•Diffraction - light rays scattered and change direction when they are passed through a small hole or close to an opaque surface.

•Diffraction grating - optical attachment that separates light into its constituent colors.

•Diffuse lighting - lighting that is low or moderate in contrast, such as on an overcast day.

•Diffuser - any material that can scatter or diffuse light. The effect is to soften the character of light. The closer a diffuser is to a light source the less it scatters light.

•Diffusing - process of softening detail in a print with a diffusion disk or other material that scatters light.

•Diffusion condenser enlarger - enlarger that combines diffuse light with a condenser system, producing more contrast and sharper detail than a diffusion enlarger but less contrast than a condenser enlarger.

•Diffusion enlarger - enlarger that scatters light before it strikes the negative, distributing light evenly on the negative. Detail is not as sharp as with a condenser enlarger.

•Dilution - reduction in the strength of a liquid by mixing it with an appropriate quantity of water.

•Dimensional stability - substance's ability to remain unchanging in size when subjected to processing and drying.

DIN - Deutsche Industrie Norm (German Standards Organization).

•DIN speed - system used by the German Standards Organization.

•Diopter - unit used to express the power of a lens. It is the reciprocal of the focal length expressed in meters.

•Direct vision viewfinder - sighting device with which the subject is viewed directly, without the aid of a prism or mirror.

•Discharge lamp - light source that provides illumination when an electrical charge is applied to gas particles in a glass tube. An example of this device is electronic flash.

•Dish development - method of development used for processing single sheet, cut film or paper by immersing in a shallow dish of developer and agitating by rocking the dish.

•Dispersion - ability of glass to bend light rays of deferent wavelengths to varying degrees.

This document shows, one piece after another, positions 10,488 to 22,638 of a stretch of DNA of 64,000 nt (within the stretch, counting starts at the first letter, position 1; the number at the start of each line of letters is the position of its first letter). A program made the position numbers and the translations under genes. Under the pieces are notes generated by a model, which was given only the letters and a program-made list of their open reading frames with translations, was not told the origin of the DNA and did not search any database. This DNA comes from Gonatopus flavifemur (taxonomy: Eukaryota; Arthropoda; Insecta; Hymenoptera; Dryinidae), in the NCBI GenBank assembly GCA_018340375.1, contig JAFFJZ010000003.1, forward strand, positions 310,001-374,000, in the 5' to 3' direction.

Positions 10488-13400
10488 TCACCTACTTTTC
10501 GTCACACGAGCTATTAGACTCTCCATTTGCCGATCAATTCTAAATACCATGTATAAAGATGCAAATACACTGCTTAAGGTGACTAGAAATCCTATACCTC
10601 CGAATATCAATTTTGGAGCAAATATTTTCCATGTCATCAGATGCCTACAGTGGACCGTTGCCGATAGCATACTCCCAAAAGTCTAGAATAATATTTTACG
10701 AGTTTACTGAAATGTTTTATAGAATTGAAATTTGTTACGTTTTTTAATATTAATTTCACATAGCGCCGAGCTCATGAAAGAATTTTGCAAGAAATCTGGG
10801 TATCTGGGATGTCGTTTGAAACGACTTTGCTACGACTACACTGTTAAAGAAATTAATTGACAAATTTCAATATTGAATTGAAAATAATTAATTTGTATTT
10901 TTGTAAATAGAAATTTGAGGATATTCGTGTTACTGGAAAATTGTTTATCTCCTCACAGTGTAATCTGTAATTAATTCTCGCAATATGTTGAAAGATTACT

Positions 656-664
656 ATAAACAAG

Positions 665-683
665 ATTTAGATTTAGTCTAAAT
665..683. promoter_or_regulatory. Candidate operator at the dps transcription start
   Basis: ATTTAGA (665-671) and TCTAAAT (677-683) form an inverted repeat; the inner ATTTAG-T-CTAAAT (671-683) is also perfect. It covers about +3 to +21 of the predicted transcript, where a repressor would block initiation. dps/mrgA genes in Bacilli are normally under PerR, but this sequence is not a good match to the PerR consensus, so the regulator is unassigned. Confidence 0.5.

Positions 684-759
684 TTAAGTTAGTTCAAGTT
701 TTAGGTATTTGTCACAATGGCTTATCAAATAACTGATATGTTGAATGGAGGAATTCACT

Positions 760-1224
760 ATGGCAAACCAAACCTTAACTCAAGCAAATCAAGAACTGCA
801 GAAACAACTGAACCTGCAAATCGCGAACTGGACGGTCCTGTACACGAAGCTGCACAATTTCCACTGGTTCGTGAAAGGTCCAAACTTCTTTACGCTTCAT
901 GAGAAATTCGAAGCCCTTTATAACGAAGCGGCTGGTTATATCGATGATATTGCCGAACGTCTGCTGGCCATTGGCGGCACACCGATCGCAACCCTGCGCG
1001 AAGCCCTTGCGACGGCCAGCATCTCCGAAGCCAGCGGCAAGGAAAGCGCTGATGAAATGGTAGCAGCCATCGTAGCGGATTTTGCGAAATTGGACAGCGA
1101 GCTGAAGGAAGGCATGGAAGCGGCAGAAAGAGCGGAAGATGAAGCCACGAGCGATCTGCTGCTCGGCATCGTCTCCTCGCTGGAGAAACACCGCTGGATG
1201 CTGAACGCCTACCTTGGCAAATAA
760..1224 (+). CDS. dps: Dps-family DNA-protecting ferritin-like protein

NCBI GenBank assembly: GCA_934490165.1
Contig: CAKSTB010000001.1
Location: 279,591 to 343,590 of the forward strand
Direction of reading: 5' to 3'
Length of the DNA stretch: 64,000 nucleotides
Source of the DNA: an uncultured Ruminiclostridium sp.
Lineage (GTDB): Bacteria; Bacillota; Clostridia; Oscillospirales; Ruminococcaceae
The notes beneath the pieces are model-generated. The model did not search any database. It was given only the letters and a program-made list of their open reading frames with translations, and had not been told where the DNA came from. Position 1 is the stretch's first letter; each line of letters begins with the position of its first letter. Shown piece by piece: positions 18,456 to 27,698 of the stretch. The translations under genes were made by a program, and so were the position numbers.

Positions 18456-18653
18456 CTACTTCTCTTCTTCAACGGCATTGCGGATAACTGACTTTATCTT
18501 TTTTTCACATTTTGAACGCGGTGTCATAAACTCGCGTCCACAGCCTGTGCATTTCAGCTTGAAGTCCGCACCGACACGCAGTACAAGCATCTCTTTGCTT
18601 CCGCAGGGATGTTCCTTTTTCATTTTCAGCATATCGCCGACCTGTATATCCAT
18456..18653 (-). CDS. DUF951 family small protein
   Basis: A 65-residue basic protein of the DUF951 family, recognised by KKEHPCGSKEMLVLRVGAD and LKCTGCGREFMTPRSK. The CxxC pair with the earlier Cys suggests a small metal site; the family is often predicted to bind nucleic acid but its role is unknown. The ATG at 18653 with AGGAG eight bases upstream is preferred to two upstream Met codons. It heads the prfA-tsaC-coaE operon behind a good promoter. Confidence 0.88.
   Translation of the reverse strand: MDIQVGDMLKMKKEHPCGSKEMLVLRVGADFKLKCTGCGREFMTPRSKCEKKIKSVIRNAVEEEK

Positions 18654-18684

•Distance symbols - symbols used on the focus control of simple cameras, as a focusing guide.

•Distortion - alteration in shape and/or proportions of an image.

•Diverging lens - lens which causes rays of light coming from the subject to bend away from the optical axis.

•Documentary photography - taking of photographs to provide a record of social and political situations with the aim of conveying information.

•Dodging - control of exposure in photographic printing achieved by reducing exposure to specific areas of the paper.

•Dolly - frame with lockable wheels, designed to support s tripod, and allow easy movement around a studio.

•Double exposure - see Multiple exposure.

•Double extension - characteristic of large format cameras which enables the bellows to be extended to twice that of the focal length of the lens in use. It is used for close-up photography.-

•Drop-in-loading - feature in all Advanced Photo System cameras that virtually eliminates film-loading problems by automatically accepting the leader less cassette.

•Dry down - refers to the amount a print darkens after drying.

•Drying cabinet - vented cabinet equipped with suspension clips for drying films.

•Drying marks - marks on the film emulsion caused by uneven drying and resulting in areas of uneven density, which may show up in the final print.

•Dry mounting - method of attaching prints to mounting surfaces by heating shellac tissue between the mount and the print.

•Dry plates - term used to describe gelatin coated plates in the days when wet collodion process was still popular.

•DX coding - method, whereby films can automatically set the film ISO speed.

•Dyad - pair of complementary colors or any two colors considered visually harmonious.

•Dye coupling - process creating a colored image from the reaction between by-products of color development and couplers.

•Dye destruction process - method of producing a colored image by partially bleaching fully formed dye layers incorporated in the sensitive material.

•Dye-image monochrome films - black & white negative films designed for color processing.

•Dye sensitizing - defined as all silver halides used in black & white emulsions are sensitive to blue light. Early photographic materials possessed only this sensitivity.

Dye transfer print - method of producing color prints via three color separation negatives. Negatives are used to make positive matrixes, which are dyed in subtractive primaries and printed in register.

•Dynamism - picture structuring which relates to a sense of movement and action.